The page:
Sorry if this sounds a little over the top, but I came up with it while sitting in my truck on the Loop road, watching the guy in front of me stop his Family Truckster in the middle of the road, 10 feet shy of a turn-off, get out, and take five minutes to photograph trees, all the while I'm sure the trout were rising on Abrams.
02-02-2008, 06:23 PM
i simply approach the traffic blocker and ask him/her to pull over. they usually are obliging and somewhat chagrinned.
02-02-2008, 08:22 PM
obviously the cove is a very popular spot and, as long as it's open to autos, there are going to be problems with traffic. when a car full of people sees an animal that they're not used to seeing, they're going to stop right in the middle of the road every time...with complete disregard to what anyone told them at the gate or the 50 cars behind them. it's just the way it is and, unfortunately, the reason myself and many others often avoid one of the best places in the park.
i would like to see the park charge a $10 fee and make more "bicycle only" time on the loop. ... ... and how about a ban on those trucks with couches in the back??
02-03-2008, 03:59 PM
enforcement just has to do the job on those pickups with the sofas.....park regs call for all passengers to wear seat belts. that would include those hanging out the sun roof, the sofa bubbas, and the people hanging out mini-van doors. only would support more bicycle only time if there were a total ban on them at all other times....i was there yesterday and at 2 pm, two kids and mother were dead tired and blocking traffic...and this is before the visitor center at the cable farm.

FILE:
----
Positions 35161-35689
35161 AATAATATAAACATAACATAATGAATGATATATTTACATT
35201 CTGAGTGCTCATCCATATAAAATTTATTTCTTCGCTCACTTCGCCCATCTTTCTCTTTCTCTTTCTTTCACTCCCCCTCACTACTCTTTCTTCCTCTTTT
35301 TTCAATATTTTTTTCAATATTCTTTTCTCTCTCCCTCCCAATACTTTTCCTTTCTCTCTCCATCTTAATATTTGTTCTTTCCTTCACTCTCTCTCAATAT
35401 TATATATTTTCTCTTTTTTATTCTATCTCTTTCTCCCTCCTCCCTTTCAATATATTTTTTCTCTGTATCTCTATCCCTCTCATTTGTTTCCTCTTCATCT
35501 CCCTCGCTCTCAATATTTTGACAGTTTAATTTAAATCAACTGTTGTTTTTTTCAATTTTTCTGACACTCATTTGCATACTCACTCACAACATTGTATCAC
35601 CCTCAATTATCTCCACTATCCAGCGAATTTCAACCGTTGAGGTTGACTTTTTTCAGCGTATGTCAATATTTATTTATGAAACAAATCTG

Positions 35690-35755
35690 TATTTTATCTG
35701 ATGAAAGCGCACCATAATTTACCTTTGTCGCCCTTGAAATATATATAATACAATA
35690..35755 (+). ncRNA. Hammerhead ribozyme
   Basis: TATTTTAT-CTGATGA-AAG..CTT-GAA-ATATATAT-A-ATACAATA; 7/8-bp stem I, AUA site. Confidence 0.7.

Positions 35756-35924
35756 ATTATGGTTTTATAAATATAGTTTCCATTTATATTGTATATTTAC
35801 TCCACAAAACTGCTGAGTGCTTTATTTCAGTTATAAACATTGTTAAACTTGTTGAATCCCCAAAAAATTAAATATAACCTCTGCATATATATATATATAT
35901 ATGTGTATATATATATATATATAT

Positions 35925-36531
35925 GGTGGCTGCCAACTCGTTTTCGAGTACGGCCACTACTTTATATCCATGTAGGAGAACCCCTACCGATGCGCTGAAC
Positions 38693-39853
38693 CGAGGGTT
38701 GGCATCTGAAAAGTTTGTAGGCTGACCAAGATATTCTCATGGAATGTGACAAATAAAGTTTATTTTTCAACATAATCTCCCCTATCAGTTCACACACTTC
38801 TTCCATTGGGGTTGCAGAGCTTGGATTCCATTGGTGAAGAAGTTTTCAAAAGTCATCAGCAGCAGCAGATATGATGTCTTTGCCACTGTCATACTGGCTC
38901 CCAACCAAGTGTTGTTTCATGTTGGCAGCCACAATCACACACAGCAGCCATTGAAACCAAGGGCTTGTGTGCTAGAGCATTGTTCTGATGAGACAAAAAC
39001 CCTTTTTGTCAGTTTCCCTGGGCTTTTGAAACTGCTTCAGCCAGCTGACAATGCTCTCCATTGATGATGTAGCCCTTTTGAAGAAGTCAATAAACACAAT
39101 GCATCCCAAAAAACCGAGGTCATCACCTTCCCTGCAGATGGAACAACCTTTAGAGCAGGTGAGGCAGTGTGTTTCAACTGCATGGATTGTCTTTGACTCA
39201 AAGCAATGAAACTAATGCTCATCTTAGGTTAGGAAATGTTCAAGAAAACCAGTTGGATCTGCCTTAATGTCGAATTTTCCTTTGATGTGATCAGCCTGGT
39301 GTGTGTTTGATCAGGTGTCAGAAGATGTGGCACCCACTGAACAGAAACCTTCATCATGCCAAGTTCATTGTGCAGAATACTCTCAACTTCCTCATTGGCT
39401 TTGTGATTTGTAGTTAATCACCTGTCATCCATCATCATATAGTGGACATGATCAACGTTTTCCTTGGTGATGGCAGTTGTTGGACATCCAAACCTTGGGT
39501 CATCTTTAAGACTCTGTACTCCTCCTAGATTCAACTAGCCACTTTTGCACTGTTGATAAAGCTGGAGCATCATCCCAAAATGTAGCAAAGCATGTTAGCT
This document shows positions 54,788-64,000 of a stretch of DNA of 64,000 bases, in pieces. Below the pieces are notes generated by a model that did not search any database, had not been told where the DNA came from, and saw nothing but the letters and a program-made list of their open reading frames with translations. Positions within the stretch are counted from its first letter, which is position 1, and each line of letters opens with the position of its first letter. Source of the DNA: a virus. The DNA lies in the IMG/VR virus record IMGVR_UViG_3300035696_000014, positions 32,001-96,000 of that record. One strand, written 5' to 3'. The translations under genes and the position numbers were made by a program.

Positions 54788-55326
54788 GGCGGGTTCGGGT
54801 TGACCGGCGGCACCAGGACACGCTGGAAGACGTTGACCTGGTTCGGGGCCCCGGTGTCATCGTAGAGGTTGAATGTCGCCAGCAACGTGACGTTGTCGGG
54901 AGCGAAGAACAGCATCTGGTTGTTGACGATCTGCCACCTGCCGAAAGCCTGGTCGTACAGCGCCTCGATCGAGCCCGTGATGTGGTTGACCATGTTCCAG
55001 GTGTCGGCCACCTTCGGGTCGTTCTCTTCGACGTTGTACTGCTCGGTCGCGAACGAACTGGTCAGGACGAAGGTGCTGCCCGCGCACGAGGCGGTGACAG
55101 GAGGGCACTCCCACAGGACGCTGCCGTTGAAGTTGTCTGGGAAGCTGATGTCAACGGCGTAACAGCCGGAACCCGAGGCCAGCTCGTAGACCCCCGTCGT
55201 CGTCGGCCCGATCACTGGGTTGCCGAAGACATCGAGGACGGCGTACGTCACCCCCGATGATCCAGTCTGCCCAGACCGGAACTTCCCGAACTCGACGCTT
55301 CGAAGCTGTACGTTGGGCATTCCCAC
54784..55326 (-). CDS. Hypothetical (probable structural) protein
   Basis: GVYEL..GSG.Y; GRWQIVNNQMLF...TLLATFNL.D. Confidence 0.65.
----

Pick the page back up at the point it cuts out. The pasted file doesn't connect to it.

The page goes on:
02-04-2008, 03:48 AM
Just venting here...
Went up to the Cove today, thought I'd give Abrams a try since I haven't been there in probably 15 years. I was quickly reminded why I haven't been there in the last fifteen years.
It was gray. It was rainy. And the loop road was loaded with tourists trying to see something that wasn't there. Took forever to just get to the Abrams parking area. Got geared up. Worked the stream from the bridge up toward the meadow for about a half mile in the rain. Had a herd of dear - about 25 strong - cross the stream about 20 yards upstream from my position... which I thought was kinda funny since I had just put up with about a half hour of all those slow moving visitors looking for them...
Got skunked. Worked my way back down to the bridge and headed out. Only one other car in the parking lot when I left. 5:23 pm and I'm thinking it's gonna be a breeze getting out of the Cove in the rain at 6 pm on Super Bowl Sunday. I couldn't have been more wrong.
I got behind a woman in a Plymouth Voyager who apparently was dyslexic. I'm sure she read those 20 mph signs as 02 mph. On downhill stretches she actually reached speeds of 10 mph! Get this though. She's got kids in the back (couldn't tell how many) and they're watching a movie on their own personal DVD players... So even if there had been some wildlife to see - in the rain - whoever was in the back would have had to pause their movie to actually see the aforesaid wildlife. Pity.